Canadian artists

Discovering Canadian Artist Tom Thomson (or, I'm No Match for a Moose)

We set off in search of his (supposed) grave, but alas were thwarted by the tracks of what looked like a momma moose and her calf. D., intoxicated by the thrill of the hunt for Tom Thomson's resting place, was keen on pushing on, but this chicky was in no mood to meet a moose on foot and unarmed.

So our adventure came to an end - at least for now.


This past weekend we drove a few hours north for a lakeside getaway and some hiking in Ontario's Algonquin Park. The park, known among other things for its wildlife, wilderness and fall colours, was a source of inspiration for a group of painters who struggled "to free themselves from the artistic traditions of England" and "carve out a distinctly Canadian identity."* They were the Group of Seven.

D. and I quickly became interested in their counterpart and predecessor, Canadian artist Tom Thomson.

* The Group of Seven and Tom Thomson - An Introduction, by Anne Newlands

Spring Ice by Tom Thomson

Spring Ice by Tom Thomson

We didn't set out with the intention of immersing ourselves into the park's history and the life of its infamous painter, but once I mentioned that it would be neat to see where Thomson's mysterious death took place, D. was on the case!

Using his uncanny Googling abilities, D. found out that Thomson was buried at an old gravesite in the woods along Canoe Lake, where he spent much time sketching and fishing (though whether the grave actually contains his remains or those of someone else is apparently still debated). The next day, armed with a few online forum exchanges containing directions to the grave and shoddy cell phone reception, we set forth to find it on foot.

About three kilometers in and two kilometers away from our target - at least that's what we think, based on our calculations - we encountered moose tracks. The rest is history.

Moose track with my hand, for scale. It may not have been fresh, but I wasn't in the mood to find out!

Moose track with my hand, for scale. It may not have been fresh, but I wasn't in the mood to find out!

Of course D. was disappointed and I felt awful for bringing our adventure to an abrupt end, but all was not lost.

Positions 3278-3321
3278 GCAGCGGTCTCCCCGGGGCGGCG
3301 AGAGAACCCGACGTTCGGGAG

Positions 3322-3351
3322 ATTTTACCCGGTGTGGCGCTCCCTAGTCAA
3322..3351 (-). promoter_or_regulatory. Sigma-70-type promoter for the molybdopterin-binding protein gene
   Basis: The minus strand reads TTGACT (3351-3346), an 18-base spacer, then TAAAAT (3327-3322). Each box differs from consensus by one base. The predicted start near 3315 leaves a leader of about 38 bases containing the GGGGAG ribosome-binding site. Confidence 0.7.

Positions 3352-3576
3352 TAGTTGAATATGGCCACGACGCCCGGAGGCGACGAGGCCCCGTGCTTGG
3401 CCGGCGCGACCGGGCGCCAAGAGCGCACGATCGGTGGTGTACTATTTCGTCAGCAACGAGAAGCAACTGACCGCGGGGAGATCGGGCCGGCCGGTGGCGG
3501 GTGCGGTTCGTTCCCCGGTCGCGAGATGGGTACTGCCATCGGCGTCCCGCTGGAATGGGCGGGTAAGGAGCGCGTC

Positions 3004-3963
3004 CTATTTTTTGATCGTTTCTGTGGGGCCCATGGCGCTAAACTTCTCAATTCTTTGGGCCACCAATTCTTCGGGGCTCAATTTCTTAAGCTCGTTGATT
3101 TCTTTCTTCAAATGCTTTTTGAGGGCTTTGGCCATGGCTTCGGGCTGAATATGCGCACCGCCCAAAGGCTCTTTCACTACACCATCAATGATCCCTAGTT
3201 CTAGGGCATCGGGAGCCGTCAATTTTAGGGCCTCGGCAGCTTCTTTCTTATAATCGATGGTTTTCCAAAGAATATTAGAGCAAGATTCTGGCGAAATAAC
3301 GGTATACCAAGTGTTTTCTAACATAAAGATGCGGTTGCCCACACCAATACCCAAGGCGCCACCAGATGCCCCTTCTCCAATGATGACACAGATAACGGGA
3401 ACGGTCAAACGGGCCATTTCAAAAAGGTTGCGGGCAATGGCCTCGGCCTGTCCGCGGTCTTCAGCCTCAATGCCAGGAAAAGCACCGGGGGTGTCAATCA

Although we didn't reach our final destination, the journey was fruitful:

We learned more about Thomson - D. about the mystery surrounding his death and I about his painting and relationship to the Group of Seven, i.e. that he died before they formed. I always thought he was part of the Group.

We discovered that there was a mill town called Mowat along Algonquin's Canoe Lake, once the largest town in the Park, that is now abandoned. Now we want to seek out its remains too.

We shared in adventure, discovery and learning. D. was practically giddy.

We hiked about six kilometers, which is more than we'd hiked in a long time.

Now that we have a better idea of where his grave is located, we have something to return to the next time we're up there.

So I guess it's true what they say, sometimes the journey can be just as good as the destination.

But the thrill of the hunt still beckons.

Next year will mark the 100th anniversary of Tom Thomson's mysterious death and both D. and I concur that finding that grave in the woods he loved so much would be a great way to commemorate it.

Assuming, of course, that the moose will let us get on our merry way.


Further resources:

Birthday List Love #3: Four Female Canadian Artists

Following a desire to learn more about female artists - and Canadian artists in general, these four have captured my interest lately.